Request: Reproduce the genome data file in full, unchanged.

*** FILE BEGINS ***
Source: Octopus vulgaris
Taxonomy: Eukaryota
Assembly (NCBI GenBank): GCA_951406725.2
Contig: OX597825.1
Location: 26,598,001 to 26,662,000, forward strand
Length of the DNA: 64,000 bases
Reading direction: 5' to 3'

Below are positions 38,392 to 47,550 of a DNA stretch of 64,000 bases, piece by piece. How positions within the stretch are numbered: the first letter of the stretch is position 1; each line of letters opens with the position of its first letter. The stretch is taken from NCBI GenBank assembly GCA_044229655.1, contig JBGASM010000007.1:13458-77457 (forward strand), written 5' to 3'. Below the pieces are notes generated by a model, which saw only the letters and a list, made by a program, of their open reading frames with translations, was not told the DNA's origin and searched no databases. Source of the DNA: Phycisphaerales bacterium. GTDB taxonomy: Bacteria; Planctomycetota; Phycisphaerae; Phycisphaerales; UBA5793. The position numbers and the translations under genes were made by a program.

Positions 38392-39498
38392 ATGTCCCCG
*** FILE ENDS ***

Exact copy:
Source: Octopus vulgaris
Taxonomy: Eukaryota
Assembly (NCBI GenBank): GCA_951406725.2
Contig: OX597825.1
Location: 26,598,001 to 26,662,000, forward strand
Length of the DNA: 64,000 bases
Reading direction: 5' to 3'

Below are positions 38,392 to 47,550 of a DNA stretch of 64,000 bases, piece by piece. How positions within the stretch are numbered: the first letter of the stretch is position 1; each line of letters opens with the position of its first letter. The stretch is taken from NCBI GenBank assembly GCA_044229655.1, contig JBGASM010000007.1:13458-77457 (forward strand), written 5' to 3'. Below the pieces are notes generated by a model, which saw only the letters and a list, made by a program, of their open reading frames with translations, was not told the DNA's origin and searched no databases. Source of the DNA: Phycisphaerales bacterium. GTDB taxonomy: Bacteria; Planctomycetota; Phycisphaerae; Phycisphaerales; UBA5793. The position numbers and the translations under genes were made by a program.

Positions 38392-39498
38392 ATGTCCCCG